Posted to the newsgroup, October, 2003

I saw a T.V commercial today that brought back a memory from about 1968 or so. A friend and I were rather severely impaired-- I believe it had to do with something usually found only in Nepalese temples-- and it was all we could do to hold onto the rug while we lay on the floor of my living room, trying to watch T.V. and not let on to my mom that we weren't feeling even remotely like Earth Boys.

Why this should have been so, I don't recall. Seems it would've been more circumspect to be elsewhere until we were semi-human again, instead of lying around my own living room attempting to convince my mom (who was a nurse and knew damn well what we were doing...) that everything was normal and hunky-dory with us. Pupils the size of dinner plates; eating everything in sight; laughing like kids from the Special Class...yeah-- we were fine.

Anyway, this peanut butter commercial came on--for JIF-- and the announcer had no sooner said their trademarked slogan "Choosy mothers choose JIF!" than my friend Tom replied to it by punching me in the arm and asking: "HEY, MAN! ARE YOU A CHOOSY MOTHER? I'LL JUST BET YOU ARE, YOU PICKY SONOFABITCH! NAHAHAHA! YAHAHAAAAA!! HOOOHOOOOHOOOOO!! HEEEHEEEHEEE!!! SNORT!!! " and so on and so forth...

There followed approximately 10 minutes of the two of us laughing insanely, hooting, choking, gibbering, yowling, wheezing, gasping for breath-- and then barely being able to make eye contact, desperately trying to regain some semblance of composure before gasping out "CHOOSY MOTHERS!"  and starting all over again. I practically wet myself. We had to literally crawl away from each other to stop the cycle. Later on, my mom made us some really tasty brownies...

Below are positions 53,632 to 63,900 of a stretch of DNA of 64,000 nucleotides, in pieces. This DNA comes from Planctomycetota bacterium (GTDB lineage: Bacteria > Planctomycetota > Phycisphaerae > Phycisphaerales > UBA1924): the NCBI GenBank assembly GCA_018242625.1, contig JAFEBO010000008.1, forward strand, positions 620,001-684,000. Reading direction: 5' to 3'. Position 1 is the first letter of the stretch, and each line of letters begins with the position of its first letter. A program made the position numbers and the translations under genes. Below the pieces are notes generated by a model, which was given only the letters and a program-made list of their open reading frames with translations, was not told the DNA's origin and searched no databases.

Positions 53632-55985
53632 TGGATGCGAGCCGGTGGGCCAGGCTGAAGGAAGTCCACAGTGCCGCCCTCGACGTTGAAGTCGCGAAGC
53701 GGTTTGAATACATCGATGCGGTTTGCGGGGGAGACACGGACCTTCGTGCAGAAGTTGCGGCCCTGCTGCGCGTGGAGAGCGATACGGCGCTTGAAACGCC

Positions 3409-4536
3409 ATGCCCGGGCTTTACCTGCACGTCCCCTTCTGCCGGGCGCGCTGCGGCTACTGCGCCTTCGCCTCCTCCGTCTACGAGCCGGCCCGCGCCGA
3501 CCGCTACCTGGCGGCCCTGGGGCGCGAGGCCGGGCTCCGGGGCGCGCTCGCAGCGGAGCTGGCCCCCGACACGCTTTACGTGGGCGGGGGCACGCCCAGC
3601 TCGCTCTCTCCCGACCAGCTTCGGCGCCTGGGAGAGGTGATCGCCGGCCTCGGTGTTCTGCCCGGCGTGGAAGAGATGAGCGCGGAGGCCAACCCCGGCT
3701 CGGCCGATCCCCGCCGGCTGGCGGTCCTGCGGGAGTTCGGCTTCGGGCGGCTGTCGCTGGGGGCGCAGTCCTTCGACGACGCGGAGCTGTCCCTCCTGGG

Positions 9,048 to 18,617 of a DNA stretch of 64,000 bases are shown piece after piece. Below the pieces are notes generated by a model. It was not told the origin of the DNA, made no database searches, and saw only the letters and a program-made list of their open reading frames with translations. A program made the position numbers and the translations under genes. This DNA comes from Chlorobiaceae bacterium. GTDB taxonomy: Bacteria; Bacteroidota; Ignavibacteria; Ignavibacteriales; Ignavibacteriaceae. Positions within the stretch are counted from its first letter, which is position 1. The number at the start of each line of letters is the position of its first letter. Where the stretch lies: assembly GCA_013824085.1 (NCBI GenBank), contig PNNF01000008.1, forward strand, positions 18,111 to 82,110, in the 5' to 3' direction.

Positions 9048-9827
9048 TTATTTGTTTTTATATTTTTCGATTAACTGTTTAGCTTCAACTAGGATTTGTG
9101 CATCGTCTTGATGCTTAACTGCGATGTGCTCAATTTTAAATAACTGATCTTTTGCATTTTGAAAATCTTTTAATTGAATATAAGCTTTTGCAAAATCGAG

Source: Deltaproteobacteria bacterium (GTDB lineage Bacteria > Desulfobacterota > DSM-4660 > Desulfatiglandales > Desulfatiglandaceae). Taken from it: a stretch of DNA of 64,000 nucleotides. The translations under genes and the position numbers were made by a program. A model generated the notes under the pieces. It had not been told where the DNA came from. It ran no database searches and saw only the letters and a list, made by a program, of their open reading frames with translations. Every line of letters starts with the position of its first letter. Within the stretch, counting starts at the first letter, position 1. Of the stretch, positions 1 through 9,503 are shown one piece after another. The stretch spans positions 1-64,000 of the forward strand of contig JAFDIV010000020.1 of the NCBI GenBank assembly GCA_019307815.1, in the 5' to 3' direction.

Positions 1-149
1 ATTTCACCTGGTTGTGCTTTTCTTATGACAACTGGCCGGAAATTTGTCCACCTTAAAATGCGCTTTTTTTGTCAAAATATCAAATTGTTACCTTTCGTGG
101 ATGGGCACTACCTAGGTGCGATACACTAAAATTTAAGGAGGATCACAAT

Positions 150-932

As I recount this, it occurs to me that perhaps this doesn't exactly translate all that well to anyone who's never been dangerously sideways and tried to conceal it. Oh, well... Perhaps you had to be there...

Years later mom told me she knew whenever I and my "...little shithead friends..." were loaded, but figured that  A.) It was better to not confront me, demonize it and possibly make me sneak away elsewhere and maybe do myself real harm, and  B.) It was better to have us laughing like hyenas in my room and eating brownies than out driving around somewhere, having accidents or getting arrested.

Any other old 60's burnouts have similar memories?

(Julie wrote about an experience she shared with a substance-disabled girlfriend seeking food "...she wouldn't go downstairs to get it, because as she put it: 'The staircase was too narrow at the bottom for her to fit through.' She would get to the middle of the staircase, hesitate, then turn around and come back up the stairs...")

Wow, Julie; I remember you! Didn't we date in high school? Did you have a large, sunflower-shaped head and the ability to levitate above the cafeteria tables during "B" lunch period, while humming loudly and deeply enough to loosen my fillings-- but I was the only one who noticed? Did you keep a live, talking porpoise in your locker? Didn't we hold hands and fly over the football field one night? How've you been?